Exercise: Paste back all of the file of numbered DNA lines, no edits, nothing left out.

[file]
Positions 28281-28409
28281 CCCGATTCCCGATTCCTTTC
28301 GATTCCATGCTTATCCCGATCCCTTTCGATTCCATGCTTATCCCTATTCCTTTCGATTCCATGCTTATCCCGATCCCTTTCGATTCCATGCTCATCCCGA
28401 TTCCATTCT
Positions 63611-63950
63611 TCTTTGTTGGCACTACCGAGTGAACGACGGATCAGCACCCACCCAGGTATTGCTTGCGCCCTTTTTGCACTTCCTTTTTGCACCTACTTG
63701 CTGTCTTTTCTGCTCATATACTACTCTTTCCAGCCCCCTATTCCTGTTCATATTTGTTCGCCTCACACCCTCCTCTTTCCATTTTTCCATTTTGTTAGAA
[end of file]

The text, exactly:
Positions 28281-28409
28281 CCCGATTCCCGATTCCTTTC
28301 GATTCCATGCTTATCCCGATCCCTTTCGATTCCATGCTTATCCCTATTCCTTTCGATTCCATGCTTATCCCGATCCCTTTCGATTCCATGCTCATCCCGA
28401 TTCCATTCT
Positions 63611-63950
63611 TCTTTGTTGGCACTACCGAGTGAACGACGGATCAGCACCCACCCAGGTATTGCTTGCGCCCTTTTTGCACTTCCTTTTTGCACCTACTTG
63701 CTGTCTTTTCTGCTCATATACTACTCTTTCCAGCCCCCTATTCCTGTTCATATTTGTTCGCCTCACACCCTCCTCTTTCCATTTTTCCATTTTGTTAGAA